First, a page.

Hi Everyone! J
We're in Istanbul, Turkey and let me just start off with saying that it is a completely different culture from anything we have experienced so far.On our first day we decided to check out the Grand Bazaar (a.k.a. one of the oldest marketplaces in the world).Winding through the maze of crowded streets and looming buildings we found our selves in unfamiliar territory.Men with loud voices called from their shops with the intention of luring us in; women covered from head to toe with only their eyes showing passed us right by.And us, well we stood wide-eye in amazement that people live like this.Our first encounter with bargaining came when we stepped into the Spice Bazaar (not to be confused with the Grand Bazaar which we soon found out).Shop owners grabbed our arms insisting that we try their product in hopes that we will buy it.As we made our way out of what we realized was not our final destination, we head into the heart of the old city.Two hours later we still had not made it to the Grand Bazaar due to getting lost.Finally a sweet old man figured out that we did not know where we were going and because we were tourist figured we were looking for the bazaar so he showed us the way.Had it not been for him, we were going to turn back, labeling the day a loss.Once inside the Grand Bazaar we officially had stepped back in time to 1461.With over 60 streets and 5,000 vendors, the word chaos does not encapsulate our experience through this wondrous labyrinth.The "shopping mall" was sectioned off by categories such as carpets, jewelry, clothing, antiques, etc.We enjoyed roaming around and enjoyed even more buying products through bargaining, a skill Kevin and I are good at!
The next day, it was time to immerse our selves even further into the culture.While Kevin enjoyed the luxury of wearing jeans and a t-shirt, I had to wear a full-length skirt, a shirt that covered most of my arms, and to top it all off a headscarf for inside the mosques.First we went to the palace where we took pleasure in pretending we were royalty.The exhibits showcased the gifts acquired by the Royal family from all over the Mediterranean.My favorite was the 86 karat diamond with 49 two karat diamonds encasing it!After the palace we crossed the beautifully landscaped garden to the Blue Mosque.It is famous because of its exquisite blue ceramic tile intricately designed throughout the inside.You can see it in some of our photos.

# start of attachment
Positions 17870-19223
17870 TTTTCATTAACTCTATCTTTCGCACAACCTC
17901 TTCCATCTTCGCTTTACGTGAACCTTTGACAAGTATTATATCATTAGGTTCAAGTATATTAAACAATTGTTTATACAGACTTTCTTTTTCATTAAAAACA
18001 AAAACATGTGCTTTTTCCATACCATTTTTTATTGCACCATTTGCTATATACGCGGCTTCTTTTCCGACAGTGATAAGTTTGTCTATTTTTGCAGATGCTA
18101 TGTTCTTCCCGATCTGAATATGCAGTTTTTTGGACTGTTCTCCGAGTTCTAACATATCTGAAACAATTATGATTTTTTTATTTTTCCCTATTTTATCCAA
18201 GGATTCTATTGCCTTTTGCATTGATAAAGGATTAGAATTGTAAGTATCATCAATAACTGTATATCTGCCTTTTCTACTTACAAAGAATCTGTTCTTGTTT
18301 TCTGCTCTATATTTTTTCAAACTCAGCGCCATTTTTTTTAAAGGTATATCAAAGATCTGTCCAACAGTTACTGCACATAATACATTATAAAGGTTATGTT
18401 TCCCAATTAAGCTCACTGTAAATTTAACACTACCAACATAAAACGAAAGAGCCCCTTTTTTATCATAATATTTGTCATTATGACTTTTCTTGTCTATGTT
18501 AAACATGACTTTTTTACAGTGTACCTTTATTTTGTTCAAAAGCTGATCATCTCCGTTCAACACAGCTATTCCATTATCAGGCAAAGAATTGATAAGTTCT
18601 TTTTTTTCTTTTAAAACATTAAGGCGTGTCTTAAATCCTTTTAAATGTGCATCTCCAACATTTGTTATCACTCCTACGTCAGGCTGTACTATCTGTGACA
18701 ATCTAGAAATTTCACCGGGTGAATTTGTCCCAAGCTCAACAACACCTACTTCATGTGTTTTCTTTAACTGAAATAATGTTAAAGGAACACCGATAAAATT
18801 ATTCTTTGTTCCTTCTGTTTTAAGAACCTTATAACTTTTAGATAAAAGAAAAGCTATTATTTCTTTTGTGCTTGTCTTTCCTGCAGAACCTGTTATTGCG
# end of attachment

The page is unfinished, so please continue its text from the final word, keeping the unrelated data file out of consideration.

Now a few words on the headscarf… as weird as it was to first put it on, there was actually a sense of freedom that actually came from wearing it.This may sound weird because from a western perspective, the headscarf is seen as a way to keep women in their place but I can also see the freedom of not having to impress men through our dress, let alone compete against other women to meet this ideal.I'm in no way saying I would ever adapt the headscarf but I do challenge everyone to not judge something you don't fully understanding and we in American clearly do not understand this way of life.
The most interesting part about being in Istanbul was heading the Qu'ran being spoken over the loud speakers of the Mosques 5 times a day.Kevin and I would be at lunch or walking around and suddenly the Qu'ran would call Muslims to pray.It was fasinating.
All in all, Istanbul was an incredible experience that neither of us will ever forget!ON TO BULGARIA!
Andria and Kevin